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Help me track down a tough bug? (probably funcfiletrace, subshells and possibly I/O redirection)

There is what looks to me a bug in the recent funcfiletrace that I've
been trying to isolate. I've spent the weekend on this and have made
some progress but have to stop now. Perhaps there's someone out there
who can help further pinpoint this bug.

You'll need the most recent zsh in CVS. If you have zshdb installed
(and chances are you don't) you can see the bug by
running this program under the debugger

# Test debugger handling of subshells
    x=$(print 5; print 6)

Below I'll show output from a sample session using the debugger. I've
put comments to the side (in #) to try to explain what's going on.

$ zshdb -q /tmp/zshdb/testing.sh   # run testing.sh
(/tmp/zshdb/testing.sh:3):         # file and line number
( x=$(print 5; print 6) )          # What's going to get run next
zshdb<4> s                         # 's' issues a "step" command

x=$(print 5; print 6)              # Note we are in a subshell
zshdb<(5)> s                       # the () indicates this

print 5                            # In a 2nd subshell, backtick
zshdb<((7))> where                 # ((..)) indicates this.

->0 in file `/tmp/zshdb/testing.sh' at line 1
##1 /tmp/zshdb/testing.sh called from file `/usr/local/bin/zshdb' at line 106

As suggested in the comments above, you know you've gotten to the
problem point when you see the double parenthesis in the zshdb prompt
which means you are nested inside two subshells. The first is a ()
kind of subshell and the second, a backtick or $() kind of subshell.

What's wrong is that we aren't on line 1 of testing.sh. This
information is coming from funcfiletrace. We can use the debugger to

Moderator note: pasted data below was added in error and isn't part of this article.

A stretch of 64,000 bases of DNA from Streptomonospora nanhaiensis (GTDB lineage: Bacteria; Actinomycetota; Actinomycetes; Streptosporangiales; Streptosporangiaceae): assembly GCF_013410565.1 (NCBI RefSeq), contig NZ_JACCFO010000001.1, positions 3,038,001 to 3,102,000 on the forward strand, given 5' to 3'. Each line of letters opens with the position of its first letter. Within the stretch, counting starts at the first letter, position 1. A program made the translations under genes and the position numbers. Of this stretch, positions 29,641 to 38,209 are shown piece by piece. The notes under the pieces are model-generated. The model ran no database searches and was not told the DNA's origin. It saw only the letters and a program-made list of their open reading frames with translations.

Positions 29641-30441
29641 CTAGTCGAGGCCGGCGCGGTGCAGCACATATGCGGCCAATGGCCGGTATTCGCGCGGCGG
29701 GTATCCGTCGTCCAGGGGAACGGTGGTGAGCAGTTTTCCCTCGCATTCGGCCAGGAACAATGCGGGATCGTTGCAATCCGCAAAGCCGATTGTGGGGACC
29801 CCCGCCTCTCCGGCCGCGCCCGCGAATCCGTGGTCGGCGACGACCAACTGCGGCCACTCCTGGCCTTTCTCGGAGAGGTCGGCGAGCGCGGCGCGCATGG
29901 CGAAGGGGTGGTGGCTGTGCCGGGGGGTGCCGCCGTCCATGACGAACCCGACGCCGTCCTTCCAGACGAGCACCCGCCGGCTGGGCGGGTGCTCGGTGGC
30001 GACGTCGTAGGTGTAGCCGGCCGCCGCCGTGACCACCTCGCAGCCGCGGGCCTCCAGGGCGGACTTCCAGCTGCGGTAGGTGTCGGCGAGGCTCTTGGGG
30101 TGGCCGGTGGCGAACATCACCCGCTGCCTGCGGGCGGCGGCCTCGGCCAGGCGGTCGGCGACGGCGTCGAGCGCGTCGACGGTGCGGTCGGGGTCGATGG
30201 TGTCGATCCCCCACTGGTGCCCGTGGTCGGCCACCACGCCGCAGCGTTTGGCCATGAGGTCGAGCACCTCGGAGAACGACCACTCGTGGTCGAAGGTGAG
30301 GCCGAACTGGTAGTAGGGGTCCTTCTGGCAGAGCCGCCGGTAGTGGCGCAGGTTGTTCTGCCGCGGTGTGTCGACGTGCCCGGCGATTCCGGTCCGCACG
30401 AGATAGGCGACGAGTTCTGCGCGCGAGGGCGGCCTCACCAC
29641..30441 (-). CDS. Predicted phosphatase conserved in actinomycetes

show this via a "print" command

zshdb<((8))> p ${funcfiletrace[@]}

/usr/local/share/zshdb/lib/hook.sh:29 /tmp/zshdb/testing.sh:1

In the above the /usr/local/bin/zshdb:106 is kind of bogus, so ignore
it. That's just the way zsh currently works.

Alas, zshdb is alas a large and (too) complex program. However my
attempts to start with a small program to show the problem elude me.

So I have started working the other direction and started stripping
down zshdb.  You can get a copy of a drastically reduced version of
zshdb at http://bashdb.sf.net/zshdb-0.01bug.tar.gz

If you untar this and run ./configure, zshdb2.sh should get created.
This mini-debugger "debugs" a script in the same directory called
testing.sh.  This is a copy of what I showed above. It also has some
debug output in thrown in. Again we run the program and step until we
are two subshells deep.

Here's the same thing using zshdb2.sh

$ ./zshdb2.sh
./zshdb2.sh:39 ./zshdb2.sh:34   # functrace output
. ./testing.sh
./zshdb2.sh:39 ./zshdb2.sh:34
zshdb<1> s

./zshdb2.sh:8 ./testing.sh:3 ./zshdb2.sh:34
( x=$(print 5; print 6) )
./zshdb2.sh:8 ./testing.sh:3 ./zshdb2.sh:34
zshdb<2> s

./zshdb2.sh:9 ./testing.sh:4 ./zshdb2.sh:34
x=$(print 5; print 6)
./zshdb2.sh:9 ./testing.sh:4 ./zshdb2.sh:34
zshdb<(3)> s
                                     # Note functrace output
disappears. Something up with output?
zshdb<((4))> p ${funcfiletrace[@]}

./command/eval.sh:5 ./command/eval.sh:23 ./lib/processor.sh:67
./lib/processor.sh:16 ./zshdb2.sh:6 ./testing.sh:1 ./zshdb2.sh:34

Above ./testing.sh:1 should be ./testing.sh:6 and we see 6 in
zshdb.sh:6 the next entry.

Any help in narrowing or fixing this problem is appreciated. One could
try to start with a new program that works sort of like this
stripped-down code. Or one could just try to simplify and remove more


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